into the opening in a space of three minutes.
Arthur's grimy gang began to work with desperate haste. Quickly
they withdrew the iron pipe and inserted a long steel plug,
painfully beaten from a bar of solid metal. Then, girding the
colossal concrete pile, ring after ring of metal was slipped
on, to hold the plug in place.
The last of the safeguards was hardly fastened firmly when
Estelle listened intently.
"I hear a rumbling!" she said quietly.
Arthur reached forward and put his hand on the mass of concrete.
"It is quivering!" he reported as quietly. "I think we'll be
on our way in a very little while."
The group broke for the stairs, to watch the panorama as the
runaway sky-scraper made its way back through the thousands
of years to the times that had built it for a monument to
Arthur and Estelle went high up in the tower. From the window
of Arthur's office they looked eagerly, and felt the slight
quiver as the tower got under way. Estelle looked up at the sun,
and saw it mend its pace toward the west.
Night fell. The evening sounds became high-pitched and shrill,
then seemed to cease altogether.
In a very little while there was light again, and the sun was speeding across
the sky. It sank hastily, and returned almost immediately, via the east.
Its pace became a breakneck rush. Down behind the hills and up in the east.
Down in the west, up in the east. Down and up— The flickering began. The
race back toward modern times had started.
Arthur and Estelle stood at the window and looked out as the
sun rushed more and more rapidly across the sky until it became
but a streak of light, shifting first to the right and then
to the left as the seasons passed in their turn.
With Arthur's arms about her shoulders, Estelle stared out
across the unbelievable landscape, while the nights and days,
the winters and summers, and the storms and calms of a thousand
years swept past them into the irrevocable past.
Presently Arthur drew her to him and kissed her. While he
kissed her, so swiftly did the days and years flee by, three
generations were born, grew and begot children, and died again!
Estelle, held fast in Arthur's arms, thought nothing of such
trivial things. She put her arms about his neck and kissed him,
while the years passed them unheeded.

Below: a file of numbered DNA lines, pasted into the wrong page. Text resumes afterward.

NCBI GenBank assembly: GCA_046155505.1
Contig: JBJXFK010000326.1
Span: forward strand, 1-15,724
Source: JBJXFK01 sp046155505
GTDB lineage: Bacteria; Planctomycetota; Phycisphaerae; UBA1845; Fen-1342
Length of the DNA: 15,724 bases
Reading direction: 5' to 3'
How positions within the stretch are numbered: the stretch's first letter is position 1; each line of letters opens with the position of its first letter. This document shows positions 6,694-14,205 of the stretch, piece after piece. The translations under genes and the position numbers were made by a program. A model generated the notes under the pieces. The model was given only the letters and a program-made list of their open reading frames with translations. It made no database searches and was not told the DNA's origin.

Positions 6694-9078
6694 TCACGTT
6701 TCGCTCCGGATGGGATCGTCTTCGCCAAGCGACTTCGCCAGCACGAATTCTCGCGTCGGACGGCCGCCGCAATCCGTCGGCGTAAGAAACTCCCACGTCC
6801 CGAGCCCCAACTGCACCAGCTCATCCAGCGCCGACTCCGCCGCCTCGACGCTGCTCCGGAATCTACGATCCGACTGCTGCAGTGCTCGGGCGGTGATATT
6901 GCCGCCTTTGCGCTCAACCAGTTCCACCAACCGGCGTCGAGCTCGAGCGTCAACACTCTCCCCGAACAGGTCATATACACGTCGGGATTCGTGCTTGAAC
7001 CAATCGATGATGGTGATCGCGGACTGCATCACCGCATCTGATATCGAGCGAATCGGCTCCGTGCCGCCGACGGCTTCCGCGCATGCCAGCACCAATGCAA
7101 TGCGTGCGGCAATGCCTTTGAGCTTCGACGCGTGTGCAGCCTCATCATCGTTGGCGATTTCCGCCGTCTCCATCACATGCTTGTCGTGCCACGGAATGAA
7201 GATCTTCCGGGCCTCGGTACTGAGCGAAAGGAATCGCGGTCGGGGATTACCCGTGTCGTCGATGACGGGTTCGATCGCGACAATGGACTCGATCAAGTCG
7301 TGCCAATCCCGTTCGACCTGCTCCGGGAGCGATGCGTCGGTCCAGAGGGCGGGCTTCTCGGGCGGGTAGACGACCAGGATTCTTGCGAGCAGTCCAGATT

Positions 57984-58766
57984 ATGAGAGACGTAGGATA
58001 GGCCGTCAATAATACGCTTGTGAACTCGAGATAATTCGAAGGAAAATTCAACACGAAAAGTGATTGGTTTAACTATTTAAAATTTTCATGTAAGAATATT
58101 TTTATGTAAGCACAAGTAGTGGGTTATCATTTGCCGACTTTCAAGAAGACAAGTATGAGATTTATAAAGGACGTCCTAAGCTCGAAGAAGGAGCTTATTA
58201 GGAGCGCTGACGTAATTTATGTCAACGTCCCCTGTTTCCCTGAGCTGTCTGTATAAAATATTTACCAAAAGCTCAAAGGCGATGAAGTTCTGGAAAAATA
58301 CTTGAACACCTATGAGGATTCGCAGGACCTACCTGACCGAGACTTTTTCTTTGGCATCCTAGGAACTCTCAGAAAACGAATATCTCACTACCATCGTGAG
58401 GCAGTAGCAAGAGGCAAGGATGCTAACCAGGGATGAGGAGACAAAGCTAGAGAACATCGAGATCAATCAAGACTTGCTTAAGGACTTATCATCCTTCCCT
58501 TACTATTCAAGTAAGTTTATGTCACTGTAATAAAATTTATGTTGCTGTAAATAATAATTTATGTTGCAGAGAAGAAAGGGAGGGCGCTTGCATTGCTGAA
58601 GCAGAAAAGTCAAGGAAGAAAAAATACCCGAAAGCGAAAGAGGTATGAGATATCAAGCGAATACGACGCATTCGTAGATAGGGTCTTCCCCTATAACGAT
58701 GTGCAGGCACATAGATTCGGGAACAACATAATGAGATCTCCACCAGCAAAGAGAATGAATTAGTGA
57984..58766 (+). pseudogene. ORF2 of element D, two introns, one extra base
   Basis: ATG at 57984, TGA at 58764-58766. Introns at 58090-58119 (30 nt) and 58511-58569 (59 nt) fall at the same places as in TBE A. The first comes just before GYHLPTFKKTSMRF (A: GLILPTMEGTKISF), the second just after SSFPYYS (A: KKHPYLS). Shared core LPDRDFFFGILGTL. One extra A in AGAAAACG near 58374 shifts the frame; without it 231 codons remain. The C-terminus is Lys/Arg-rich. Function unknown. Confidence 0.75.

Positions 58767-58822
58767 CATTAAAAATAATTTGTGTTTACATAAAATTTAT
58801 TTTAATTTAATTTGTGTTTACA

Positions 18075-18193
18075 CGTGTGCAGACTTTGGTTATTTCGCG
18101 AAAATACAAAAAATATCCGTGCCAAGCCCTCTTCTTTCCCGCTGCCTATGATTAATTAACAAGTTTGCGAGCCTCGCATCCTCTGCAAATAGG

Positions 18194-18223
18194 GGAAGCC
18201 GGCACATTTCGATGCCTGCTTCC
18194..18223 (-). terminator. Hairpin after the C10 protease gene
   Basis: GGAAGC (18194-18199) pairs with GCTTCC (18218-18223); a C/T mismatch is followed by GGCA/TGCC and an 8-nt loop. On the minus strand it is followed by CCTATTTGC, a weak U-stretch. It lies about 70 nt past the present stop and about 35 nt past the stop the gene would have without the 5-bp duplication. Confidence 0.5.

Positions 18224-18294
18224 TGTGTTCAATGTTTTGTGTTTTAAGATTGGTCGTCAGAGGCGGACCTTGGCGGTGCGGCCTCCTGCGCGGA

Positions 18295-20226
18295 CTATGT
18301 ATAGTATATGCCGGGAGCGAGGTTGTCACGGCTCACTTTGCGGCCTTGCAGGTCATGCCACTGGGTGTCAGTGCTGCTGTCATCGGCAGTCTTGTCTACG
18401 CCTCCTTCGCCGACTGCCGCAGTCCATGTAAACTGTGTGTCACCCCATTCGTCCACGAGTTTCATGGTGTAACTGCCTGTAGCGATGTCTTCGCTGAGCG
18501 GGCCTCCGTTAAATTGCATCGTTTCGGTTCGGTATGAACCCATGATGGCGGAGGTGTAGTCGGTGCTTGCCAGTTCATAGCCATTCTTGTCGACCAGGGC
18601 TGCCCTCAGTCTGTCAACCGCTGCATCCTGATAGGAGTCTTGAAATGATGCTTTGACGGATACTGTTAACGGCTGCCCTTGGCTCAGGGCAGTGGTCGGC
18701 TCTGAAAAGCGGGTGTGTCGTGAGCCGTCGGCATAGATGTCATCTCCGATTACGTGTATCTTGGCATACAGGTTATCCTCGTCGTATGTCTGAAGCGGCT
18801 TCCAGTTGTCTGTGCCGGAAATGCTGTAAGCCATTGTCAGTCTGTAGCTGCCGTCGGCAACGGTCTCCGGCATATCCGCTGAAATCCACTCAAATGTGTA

Of course you know that the building landed safely, in the
exact hour, minute, and second from which it started, so that
when the frightened and excited people poured out of it to
stand in Madison Square and feel that the world was once more
right side up, their hilarious and incomprehensible conduct
made such of the world as was passing by think a contagious
madness had broken out.
Days passed before the story of the two thousand was believed,
but at last it was accepted as truth, and eminent scientists
studied the matter exhaustively.
There has been one rather queer result of the journey of the
runaway sky-scraper. A certain Isidore Eckstein, a dealer
in jewelry novelties, whose office was in the tower when it
disappeared into the past, has entered suit in the courts of
the United States against all the holders of land on Manhattan
Island. It seems that during the two weeks in which the tower
rested in the wilderness he traded independently with one of the
Indian chiefs, and in exchange for two near-pearl necklaces,
sixteen finger-rings, and one dollar in money, received a
title-deed to the entire island.—He claims that his deed is
a conveyance made previous to all other sales whatever.
Strictly speaking, he is undoubtedly right, as his deed was
signed before the discovery of America. The courts, however,
are deliberating the question with a great deal of perplexity.
Eckstein is quite confident that in the end his claim
will be allowed and he will be admitted as the sole owner
of real-estate on Manhattan Island, with all occupiers of
buildings and territory paying him ground rent at a rate he
will fix himself. In the mean time, though the foundations are
being reinforced so the catastrophe cannot occur again, his
entire office is packed full of articles suitable for trading
with the Indians. If the tower makes another trip back through
time, Eckstein hopes to become a landholder of some importance.
No less than eighty-seven books have been written by members
of the memorable two thousand in description of their trip
to the hinterland of time, but Arthur, who could write more
intelligently about the matter than any one else, is so
extremely busy that he cannot bother with such things. He has
two very important matters to look after. One is, of course,
the reenforcement of the foundations of the building so that a
repetition of the catastrophe cannot occur, and the other is
to convince his wife—who is Estelle, naturally—that she is
the most adorable person in the universe. He finds the latter
task the more difficult, because she insists that he
is the most adorable person—